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Gerrymander

(g hard). So to divide a county or nation into representative districts as to give one special political party undue advantage over others. The word is derived from Elbridge Gerry, who adopted the scheme in Massachusetts when he was governor. Gilbert Stuart, the artist, looking at the map of the new distribution, with a little invention converted it into a salamander. “No, no!” said Russell, when shown it, “not a Sala-mander, Stuart; call it a Gerry-mander.”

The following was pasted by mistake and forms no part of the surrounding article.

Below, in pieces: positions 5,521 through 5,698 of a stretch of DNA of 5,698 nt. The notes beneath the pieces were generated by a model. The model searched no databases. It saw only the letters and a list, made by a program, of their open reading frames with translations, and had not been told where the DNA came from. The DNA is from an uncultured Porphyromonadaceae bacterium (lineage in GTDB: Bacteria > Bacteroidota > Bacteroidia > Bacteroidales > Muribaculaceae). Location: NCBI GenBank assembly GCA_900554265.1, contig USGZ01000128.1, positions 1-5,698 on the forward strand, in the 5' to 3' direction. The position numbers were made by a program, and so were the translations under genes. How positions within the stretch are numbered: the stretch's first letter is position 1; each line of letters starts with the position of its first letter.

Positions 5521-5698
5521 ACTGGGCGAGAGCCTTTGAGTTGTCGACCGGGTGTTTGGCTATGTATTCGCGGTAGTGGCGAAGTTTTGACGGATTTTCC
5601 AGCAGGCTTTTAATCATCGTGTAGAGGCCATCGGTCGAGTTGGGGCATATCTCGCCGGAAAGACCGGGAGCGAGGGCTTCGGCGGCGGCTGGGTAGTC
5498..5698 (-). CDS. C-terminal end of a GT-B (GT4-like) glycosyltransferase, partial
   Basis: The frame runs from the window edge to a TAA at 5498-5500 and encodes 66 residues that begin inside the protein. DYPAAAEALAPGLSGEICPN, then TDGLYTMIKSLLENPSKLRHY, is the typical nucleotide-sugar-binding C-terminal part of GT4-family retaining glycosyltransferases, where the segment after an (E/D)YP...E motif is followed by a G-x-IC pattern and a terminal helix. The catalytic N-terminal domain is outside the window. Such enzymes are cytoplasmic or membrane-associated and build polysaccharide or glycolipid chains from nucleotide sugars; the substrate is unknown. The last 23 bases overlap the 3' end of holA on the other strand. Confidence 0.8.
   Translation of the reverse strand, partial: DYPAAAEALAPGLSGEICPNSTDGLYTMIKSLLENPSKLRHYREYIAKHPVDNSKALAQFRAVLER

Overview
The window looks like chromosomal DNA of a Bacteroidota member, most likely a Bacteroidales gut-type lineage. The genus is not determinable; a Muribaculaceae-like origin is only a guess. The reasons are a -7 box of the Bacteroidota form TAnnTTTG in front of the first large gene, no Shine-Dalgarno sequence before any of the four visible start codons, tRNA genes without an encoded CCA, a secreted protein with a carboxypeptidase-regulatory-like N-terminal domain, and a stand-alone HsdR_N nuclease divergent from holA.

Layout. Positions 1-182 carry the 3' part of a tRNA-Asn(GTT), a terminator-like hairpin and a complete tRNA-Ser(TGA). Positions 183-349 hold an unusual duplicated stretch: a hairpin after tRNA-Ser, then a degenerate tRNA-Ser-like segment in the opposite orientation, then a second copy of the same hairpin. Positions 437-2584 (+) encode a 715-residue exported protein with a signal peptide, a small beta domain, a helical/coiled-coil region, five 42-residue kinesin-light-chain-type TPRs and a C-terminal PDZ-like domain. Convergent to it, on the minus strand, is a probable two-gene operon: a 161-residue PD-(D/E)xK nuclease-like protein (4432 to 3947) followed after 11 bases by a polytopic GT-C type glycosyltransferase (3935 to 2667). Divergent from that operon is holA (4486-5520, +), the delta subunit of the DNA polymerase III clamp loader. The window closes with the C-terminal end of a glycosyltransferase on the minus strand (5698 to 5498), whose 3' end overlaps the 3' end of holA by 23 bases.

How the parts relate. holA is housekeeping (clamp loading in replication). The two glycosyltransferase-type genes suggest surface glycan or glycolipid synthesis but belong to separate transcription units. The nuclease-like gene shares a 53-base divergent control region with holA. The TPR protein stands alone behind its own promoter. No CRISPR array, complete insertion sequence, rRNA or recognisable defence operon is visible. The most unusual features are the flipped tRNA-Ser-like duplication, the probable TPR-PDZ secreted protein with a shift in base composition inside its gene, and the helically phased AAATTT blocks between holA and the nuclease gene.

To gerrymander
is so to hocuspocus figures, etc., as to affect the balance.

Source: Dictionary of Phrase and Fable, E. Cobham Brewer, 1894
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